Miyamoto: It was “a big leap” to develop a 3D Mario title


From Super Mario 64 right through to Super Mario Galaxy 2, it is hard to imagine that there was ever any doubt in bringing the seasoned plumber into the realms of 3D.

Yet such a decision to do so was “a big leap” according to series creator Shigeru Miyamoto, with Nintendo fearing that they would alienate fans of the series by breaking away from the 2D action-platform roots that had proved so popular.

“For Nintendo, Mario 64 was a big leap for us. Of course, 3D technology had been used in movies and other arenas, but not in any interactive arena,” Miyamoto explained, during an interview with Techland. “And so, our focus was ‘How can we take this 3D environment and implement it in a way that works in our world?’ And I told people that there are other people working with these 3D environments but, as far as games, we are the pioneers. This is the frontier for us. Another thing that we considered when we were going into the 3D environment was that, of course, people were used to the familiar, side-scrolling Mario territory.”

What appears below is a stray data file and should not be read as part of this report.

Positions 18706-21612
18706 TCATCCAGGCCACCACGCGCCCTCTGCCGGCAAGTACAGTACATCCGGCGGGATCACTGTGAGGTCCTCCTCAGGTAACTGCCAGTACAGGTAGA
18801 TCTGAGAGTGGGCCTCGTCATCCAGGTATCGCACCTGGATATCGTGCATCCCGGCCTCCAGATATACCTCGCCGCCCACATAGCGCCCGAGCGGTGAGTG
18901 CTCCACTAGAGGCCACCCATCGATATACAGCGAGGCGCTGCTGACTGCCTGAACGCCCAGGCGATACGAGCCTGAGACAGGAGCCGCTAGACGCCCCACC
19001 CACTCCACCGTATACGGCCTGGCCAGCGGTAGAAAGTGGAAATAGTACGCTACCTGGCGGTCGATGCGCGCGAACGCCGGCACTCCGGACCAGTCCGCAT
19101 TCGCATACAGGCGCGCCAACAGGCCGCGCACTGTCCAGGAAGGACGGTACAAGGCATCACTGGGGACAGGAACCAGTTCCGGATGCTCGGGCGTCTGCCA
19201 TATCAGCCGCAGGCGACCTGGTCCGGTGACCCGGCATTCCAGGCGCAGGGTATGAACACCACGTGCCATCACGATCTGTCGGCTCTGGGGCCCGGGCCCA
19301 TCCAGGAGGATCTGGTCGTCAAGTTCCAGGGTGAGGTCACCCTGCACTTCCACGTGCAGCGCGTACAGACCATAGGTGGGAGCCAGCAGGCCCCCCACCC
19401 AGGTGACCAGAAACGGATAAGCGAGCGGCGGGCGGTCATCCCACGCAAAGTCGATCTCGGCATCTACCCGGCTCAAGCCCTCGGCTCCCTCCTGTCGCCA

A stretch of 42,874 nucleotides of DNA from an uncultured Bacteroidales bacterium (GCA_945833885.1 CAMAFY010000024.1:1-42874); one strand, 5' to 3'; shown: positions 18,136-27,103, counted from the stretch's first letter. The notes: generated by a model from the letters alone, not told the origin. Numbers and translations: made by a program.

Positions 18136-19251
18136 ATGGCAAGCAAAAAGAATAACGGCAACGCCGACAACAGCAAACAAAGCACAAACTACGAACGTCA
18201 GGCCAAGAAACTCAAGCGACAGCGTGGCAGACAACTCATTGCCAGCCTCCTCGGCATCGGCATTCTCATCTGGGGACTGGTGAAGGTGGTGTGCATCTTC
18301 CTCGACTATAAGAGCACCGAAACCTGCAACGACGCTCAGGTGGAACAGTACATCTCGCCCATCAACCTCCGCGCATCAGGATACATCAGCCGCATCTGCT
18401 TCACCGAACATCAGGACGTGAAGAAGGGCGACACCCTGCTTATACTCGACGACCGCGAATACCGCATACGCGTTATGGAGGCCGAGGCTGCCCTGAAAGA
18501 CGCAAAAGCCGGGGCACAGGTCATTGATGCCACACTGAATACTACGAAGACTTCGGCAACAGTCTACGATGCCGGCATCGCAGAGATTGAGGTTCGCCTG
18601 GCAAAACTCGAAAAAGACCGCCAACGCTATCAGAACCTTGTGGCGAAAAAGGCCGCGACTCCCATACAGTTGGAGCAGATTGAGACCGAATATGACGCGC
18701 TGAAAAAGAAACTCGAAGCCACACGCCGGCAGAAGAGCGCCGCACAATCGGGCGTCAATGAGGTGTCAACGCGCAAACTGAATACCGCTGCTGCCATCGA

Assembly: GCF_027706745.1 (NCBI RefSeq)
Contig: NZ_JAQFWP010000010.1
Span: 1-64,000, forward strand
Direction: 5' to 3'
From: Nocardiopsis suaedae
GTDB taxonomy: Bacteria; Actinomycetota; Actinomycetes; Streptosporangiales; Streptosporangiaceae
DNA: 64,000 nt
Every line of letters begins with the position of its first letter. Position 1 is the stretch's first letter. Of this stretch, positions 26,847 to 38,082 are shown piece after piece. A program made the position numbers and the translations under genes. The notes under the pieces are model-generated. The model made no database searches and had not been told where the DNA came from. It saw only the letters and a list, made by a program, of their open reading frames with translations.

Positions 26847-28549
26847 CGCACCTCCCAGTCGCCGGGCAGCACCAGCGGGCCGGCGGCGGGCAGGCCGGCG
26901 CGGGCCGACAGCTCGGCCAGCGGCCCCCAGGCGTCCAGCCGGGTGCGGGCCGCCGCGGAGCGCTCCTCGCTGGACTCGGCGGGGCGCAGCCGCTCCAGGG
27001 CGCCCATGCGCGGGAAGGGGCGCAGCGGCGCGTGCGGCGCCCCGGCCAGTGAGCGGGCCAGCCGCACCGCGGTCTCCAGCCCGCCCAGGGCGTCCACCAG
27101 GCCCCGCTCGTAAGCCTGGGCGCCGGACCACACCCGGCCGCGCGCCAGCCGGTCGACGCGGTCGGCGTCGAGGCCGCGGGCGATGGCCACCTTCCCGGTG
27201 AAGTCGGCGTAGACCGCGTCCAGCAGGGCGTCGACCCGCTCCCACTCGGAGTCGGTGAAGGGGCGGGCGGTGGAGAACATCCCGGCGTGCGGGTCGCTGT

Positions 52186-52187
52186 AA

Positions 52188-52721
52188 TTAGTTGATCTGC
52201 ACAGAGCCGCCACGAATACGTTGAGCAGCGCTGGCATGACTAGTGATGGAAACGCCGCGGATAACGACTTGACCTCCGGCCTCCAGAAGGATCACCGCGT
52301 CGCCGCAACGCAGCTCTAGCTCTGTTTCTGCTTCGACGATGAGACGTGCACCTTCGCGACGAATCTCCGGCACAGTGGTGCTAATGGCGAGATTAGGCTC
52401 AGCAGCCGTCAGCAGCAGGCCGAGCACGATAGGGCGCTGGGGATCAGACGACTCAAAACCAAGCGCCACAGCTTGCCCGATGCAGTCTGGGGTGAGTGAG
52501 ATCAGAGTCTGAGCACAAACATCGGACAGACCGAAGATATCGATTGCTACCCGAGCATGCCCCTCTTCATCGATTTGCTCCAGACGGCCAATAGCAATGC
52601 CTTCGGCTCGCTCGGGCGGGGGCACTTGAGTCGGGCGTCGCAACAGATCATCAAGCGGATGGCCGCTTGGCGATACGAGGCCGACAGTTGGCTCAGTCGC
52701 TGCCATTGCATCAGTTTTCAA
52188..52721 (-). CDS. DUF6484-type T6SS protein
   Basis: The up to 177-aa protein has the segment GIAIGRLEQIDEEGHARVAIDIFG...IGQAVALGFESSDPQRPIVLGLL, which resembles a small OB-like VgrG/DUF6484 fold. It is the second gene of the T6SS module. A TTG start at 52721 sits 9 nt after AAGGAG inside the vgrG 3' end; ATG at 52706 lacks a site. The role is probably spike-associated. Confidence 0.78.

He continues, “Anyone could pick it up and play [Super Mario Bros.] And everyone knew what they were getting into. But, when it moved into the 3D realm, of course, the perception was that things had changed and that it might be difficult to play. And so, it seemed that we were going to lose some customers who might just think, “I don’t know what that is.” That was too much for me to bear.”

Whilst the move to 3D clearly hasn’t affected Mario’s popularity across the globe, but what has been the secret to its continual success? Accessibility, Miyamoto believes, which has always been a continual target for the development team to achieve.

“And so we really focused for many years on doing this in a way that’s accessible. We’ve always had that focus and I think the pinnacle of our efforts right now is [Super Mario] Galaxy 2. That game was the result of a lot of focusing on how can we make a game that is challenging and familiar yet accessible and playable by everyone? We did that by lots of focus testing and keeping that [accessibility] at the forefront of our minds when moving forward. And I myself played it over and over and over.”

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